- Mastekaasa, Arne, 2000. "Parenthood, gender and sickness absence," Social Science & Medicine, Elsevier, vol. 50(12), pages 1827-1842, June.
- Selin, Håkan, 2009.
"The Rise in Female Employment and the Role of Tax Incentives. An Empirical Analysis of the Swedish Individual Tax Reform of 1971,"
Working Paper Series
2009:4, Uppsala University, Department of Economics.
- Selin, Håkan, 2009. "The Rise in Female Employment and the Role of Tax Incentive. An Empirical Analysis of the Swedish Individual Tax Reform of 1971," Working Paper Series, Center for Fiscal Studies 2009:3, Uppsala University, Department of Economics.
- Håkan Selin, 2009. "The Rise in Female Employment and the Role of Tax Incentives - An Empirical Analysis of the Swedish Individual Tax Reform of 1971," CESifo Working Paper Series 2629, CESifo Group Munich.
- Sindelar, Jody L, 1982. "Differential Use of Medical Care by Sex," Journal of Political Economy, University of Chicago Press, vol. 90(5), pages 1003-19, October.
- Stronegger, Willibald-Julius & Freidl, Wolfgang & Rásky, Éva, 1997. "Health behaviour and risk behaviour: Socioeconomic differences in an Austrian rural county," Social Science & Medicine, Elsevier, vol. 44(3), pages 423-426, February.
- Evans, Olga & Steptoe, Andrew, 2002. "The contribution of gender-role orientation, work factors and home stressors to psychological well-being and sickness absence in male- and female-dominated occupational groups," Social Science & Medicine, Elsevier, vol. 54(4), pages 481-492, February.
- Uitenbroek, Daan G. & Kerekovska, Albena & Festchieva, Nevijana, 1996. "Health lifestyle behaviour and socio-demographic characteristics. A study of Varna, Glasgow and Edinburgh," Social Science & Medicine, Elsevier, vol. 43(3), pages 367-377, August.
- Grossman, Michael, 1972. "On the Concept of Health Capital and the Demand for Health," Journal of Political Economy, University of Chicago Press, vol. 80(2), pages 223-55, March-Apr.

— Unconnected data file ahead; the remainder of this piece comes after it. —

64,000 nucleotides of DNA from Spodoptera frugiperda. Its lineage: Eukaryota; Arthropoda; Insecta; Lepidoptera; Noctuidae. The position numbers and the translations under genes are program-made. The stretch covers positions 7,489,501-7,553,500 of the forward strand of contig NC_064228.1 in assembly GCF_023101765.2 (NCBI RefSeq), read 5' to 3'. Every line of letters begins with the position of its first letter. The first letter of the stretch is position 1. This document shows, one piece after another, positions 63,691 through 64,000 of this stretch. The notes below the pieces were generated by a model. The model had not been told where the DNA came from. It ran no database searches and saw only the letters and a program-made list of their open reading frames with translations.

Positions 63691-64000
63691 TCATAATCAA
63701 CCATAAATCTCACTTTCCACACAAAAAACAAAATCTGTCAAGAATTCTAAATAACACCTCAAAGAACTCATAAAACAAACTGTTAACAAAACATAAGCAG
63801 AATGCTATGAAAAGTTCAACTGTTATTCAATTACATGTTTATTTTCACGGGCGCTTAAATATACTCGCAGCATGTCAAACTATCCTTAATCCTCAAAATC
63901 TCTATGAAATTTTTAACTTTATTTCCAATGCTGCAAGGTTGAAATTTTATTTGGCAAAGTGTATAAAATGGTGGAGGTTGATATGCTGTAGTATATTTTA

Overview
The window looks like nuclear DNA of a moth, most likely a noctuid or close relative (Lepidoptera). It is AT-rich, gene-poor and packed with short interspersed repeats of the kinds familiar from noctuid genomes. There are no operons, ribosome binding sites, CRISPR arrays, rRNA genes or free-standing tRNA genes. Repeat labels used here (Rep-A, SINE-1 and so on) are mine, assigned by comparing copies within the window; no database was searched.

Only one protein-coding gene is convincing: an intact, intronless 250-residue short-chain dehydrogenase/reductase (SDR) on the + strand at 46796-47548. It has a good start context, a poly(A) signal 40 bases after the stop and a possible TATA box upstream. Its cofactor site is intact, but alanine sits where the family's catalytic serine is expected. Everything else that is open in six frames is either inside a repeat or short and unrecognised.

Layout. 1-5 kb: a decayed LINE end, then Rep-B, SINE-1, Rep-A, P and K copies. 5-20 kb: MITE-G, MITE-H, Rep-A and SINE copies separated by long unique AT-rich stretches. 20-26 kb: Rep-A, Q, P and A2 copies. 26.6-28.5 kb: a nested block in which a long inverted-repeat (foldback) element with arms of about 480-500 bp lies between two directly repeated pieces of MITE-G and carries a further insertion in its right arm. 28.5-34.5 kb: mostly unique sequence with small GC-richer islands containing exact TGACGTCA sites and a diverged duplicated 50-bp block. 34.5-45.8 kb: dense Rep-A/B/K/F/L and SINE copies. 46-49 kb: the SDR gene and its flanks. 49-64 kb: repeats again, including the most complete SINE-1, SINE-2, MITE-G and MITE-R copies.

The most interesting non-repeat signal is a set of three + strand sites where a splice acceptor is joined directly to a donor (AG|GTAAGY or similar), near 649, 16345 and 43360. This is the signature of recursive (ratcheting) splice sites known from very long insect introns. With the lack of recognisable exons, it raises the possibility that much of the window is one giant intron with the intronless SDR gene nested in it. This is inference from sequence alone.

Blog mentionsAs found by EconAcademics.org, the blog aggregator for Economics research:
- #HEJC papers for August 2013
by academichealtheconomists in The Academic Health Economists' Blog on 2013-07-31 23:00:48
For technical questions regarding this item, or to correct its authors, title, abstract, bibliographic or download information, contact: (Margareta Wicklander).
If you have authored this item and are not yet registered with RePEc, we encourage you to do it here. This allows to link your profile to this item. It also allows you to accept potential citations to this item that we are uncertain about.
If references are entirely missing, you can add them using this form.
If the full references list an item that is present in RePEc, but the system did not link to it, you can help with this form.
If you know of missing items citing this one, you can help us creating those links by adding the relevant references in the same way as above, for each refering item. If you are a registered author of this item, you may also want to check the "citations" tab in your profile, as there may be some citations waiting for confirmation.
Please note that corrections may take a couple of weeks to filter through the various RePEc services.